The fields of computer graphics and computer vision are converging on a set of common models and equations for generating, manipulating, and analyzing images. This course is designed to give students an understanding of these techniques sufficient to pursue graduate research in either vision or graphics. In particular, students will study image generation (ray tracers and radiosity), image manipulation (geometric and photometric transformations, image filtering, and morphing), image matching (correlation, principal component analysis, mutual information), and object recognition (feature extraction, feature transformations, model matching)

Course Prerequisites

The prerequisite for this course is CS410.


There is no single text that covers the variety of topics presented here. As a class, we will be compiling pointers to appropriate material for each module. These will be referenced from the Progress Page.

Programming Projects

Three large programming projects are planned for this course relating to major topics (photorealistic image generation, image manipulation, image matching, and feature extraction & matching). Students are allowed to cooperate with each other, within the guidelines outlined in the Student Information Sheet. Otherwise, unless otherwise clearly stated, all projects are individual projects, not team projects.

Term Paper

Part of the requirement for this class is to write a scholarly paper summarizing some aspect of current research in computer vision and then summarize this paper in a short, perhaps 10 minute, formal presentation in class.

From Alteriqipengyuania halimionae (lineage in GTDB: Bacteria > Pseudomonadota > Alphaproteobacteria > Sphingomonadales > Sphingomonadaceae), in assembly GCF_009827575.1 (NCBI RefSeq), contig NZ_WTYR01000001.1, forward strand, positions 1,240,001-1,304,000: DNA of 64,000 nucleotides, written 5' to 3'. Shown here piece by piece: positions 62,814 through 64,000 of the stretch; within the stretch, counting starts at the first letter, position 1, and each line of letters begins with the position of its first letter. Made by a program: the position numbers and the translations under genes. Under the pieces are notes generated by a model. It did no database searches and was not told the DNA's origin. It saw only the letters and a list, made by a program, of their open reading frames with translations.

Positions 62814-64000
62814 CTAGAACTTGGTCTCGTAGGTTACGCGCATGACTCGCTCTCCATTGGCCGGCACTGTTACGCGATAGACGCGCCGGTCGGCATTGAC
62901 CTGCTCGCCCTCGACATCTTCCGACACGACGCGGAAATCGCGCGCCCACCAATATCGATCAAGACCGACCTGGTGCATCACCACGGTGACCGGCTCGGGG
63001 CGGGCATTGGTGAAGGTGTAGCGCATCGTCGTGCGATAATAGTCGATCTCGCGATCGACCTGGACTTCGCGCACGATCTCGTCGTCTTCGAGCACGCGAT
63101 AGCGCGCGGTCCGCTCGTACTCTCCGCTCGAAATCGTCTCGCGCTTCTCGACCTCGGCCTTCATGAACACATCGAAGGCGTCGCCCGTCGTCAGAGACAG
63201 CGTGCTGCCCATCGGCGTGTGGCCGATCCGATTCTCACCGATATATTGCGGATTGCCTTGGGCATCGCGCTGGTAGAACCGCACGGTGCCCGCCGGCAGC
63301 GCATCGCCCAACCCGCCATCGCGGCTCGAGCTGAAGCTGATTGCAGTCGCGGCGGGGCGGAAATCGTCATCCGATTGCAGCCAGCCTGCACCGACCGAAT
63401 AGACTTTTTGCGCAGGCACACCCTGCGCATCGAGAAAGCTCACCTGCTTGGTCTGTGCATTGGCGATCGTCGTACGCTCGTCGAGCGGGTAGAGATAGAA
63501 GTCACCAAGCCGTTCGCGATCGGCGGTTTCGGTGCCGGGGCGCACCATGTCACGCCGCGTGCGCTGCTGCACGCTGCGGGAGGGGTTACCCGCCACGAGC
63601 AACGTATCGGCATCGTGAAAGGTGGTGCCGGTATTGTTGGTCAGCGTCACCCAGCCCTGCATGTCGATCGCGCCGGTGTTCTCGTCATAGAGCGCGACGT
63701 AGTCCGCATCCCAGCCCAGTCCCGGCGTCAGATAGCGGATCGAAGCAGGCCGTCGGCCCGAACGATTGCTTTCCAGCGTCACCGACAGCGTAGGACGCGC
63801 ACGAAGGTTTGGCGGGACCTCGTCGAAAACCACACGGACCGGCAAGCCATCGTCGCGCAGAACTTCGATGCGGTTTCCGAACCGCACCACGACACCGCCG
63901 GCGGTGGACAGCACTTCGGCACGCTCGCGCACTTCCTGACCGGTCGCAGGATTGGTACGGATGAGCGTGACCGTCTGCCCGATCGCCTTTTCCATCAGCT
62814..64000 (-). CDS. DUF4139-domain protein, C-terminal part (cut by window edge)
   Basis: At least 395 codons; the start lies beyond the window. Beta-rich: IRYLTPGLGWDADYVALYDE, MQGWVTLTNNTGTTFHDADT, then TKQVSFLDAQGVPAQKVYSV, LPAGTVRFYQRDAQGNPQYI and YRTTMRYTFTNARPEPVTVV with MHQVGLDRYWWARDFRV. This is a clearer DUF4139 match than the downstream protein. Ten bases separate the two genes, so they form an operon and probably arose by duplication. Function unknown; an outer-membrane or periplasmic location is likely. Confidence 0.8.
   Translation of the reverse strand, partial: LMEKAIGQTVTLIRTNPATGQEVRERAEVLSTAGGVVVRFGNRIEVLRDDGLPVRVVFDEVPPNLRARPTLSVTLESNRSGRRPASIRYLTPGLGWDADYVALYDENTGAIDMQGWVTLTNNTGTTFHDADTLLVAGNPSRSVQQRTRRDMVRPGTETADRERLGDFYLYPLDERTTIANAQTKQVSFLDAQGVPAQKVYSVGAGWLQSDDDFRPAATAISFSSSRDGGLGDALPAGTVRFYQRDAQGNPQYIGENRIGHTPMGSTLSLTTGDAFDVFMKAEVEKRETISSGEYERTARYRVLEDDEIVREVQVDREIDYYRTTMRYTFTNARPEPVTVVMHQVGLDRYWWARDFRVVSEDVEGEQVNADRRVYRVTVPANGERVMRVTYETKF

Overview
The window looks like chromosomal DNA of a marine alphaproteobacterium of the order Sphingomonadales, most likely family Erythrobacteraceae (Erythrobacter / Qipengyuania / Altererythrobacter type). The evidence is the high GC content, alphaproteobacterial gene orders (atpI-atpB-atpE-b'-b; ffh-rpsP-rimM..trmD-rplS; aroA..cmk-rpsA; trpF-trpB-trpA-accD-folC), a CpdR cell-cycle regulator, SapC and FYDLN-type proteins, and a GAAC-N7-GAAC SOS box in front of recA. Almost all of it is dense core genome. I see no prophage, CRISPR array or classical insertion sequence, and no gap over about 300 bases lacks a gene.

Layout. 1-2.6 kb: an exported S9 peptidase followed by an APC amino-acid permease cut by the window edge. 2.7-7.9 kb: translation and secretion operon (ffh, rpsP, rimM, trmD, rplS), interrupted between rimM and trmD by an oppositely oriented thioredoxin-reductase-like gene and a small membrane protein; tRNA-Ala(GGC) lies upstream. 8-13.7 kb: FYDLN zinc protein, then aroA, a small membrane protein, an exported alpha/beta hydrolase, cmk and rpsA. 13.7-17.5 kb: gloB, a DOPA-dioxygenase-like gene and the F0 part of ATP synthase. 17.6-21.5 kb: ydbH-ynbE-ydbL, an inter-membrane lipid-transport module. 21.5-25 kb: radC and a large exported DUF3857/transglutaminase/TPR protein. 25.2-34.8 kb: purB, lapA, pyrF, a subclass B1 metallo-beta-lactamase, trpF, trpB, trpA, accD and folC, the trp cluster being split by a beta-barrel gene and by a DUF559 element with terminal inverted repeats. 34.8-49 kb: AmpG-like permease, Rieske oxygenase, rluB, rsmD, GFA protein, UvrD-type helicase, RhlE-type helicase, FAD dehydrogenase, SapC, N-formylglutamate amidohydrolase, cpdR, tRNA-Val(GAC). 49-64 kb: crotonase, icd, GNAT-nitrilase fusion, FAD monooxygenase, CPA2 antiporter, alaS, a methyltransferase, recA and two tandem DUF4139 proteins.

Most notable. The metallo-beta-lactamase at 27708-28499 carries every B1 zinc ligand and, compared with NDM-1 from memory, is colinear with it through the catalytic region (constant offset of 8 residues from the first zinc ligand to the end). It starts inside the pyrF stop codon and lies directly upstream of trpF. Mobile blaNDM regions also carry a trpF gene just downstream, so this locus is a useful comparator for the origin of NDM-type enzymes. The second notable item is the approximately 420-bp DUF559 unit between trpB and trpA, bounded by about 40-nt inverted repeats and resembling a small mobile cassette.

Class Participation

The material covered in this course will be drawn from many sources and the class meetings are important for integrating and elaborating on the different topics being covered. Active participation is a requirement and is expected of all students. Participation will take at least three distinct forms: discussion, short presentations and note taking. Presentations may include explanations of specific problems provided to students in a previous class, live demonstrations of code developed for projects, and summaries of material researched for the term paper. Note taking, the last of the three activities mentioned, is experimental and will be explained in class.


The breakdown of how each major requirement counts toward the final grade is summarized in the following table:

Type Description / Topic Area Percent of Grade
Programming Projects Ray Tracing / Image Manipulation / Object Recognition 50 %
Term Paper Describe a currently active computer vision area 15 %
In Class Participation Discussion, Short Presentations and Supplemental Notes 15 %
Exam Final (May 12, 1:30-3:30 PM) 20 %

Semester grades are determined by the weighted sum of points earned in each of these areas. Total points for each area are normalized so that the best possible score for the semester is 100. Typically the A- to B+ cutoff falls at 90 points, the B- to C+ cutoff at 80 points, and so on. While this is the typical grading procedure, the instructor reserves the right to make adjustments.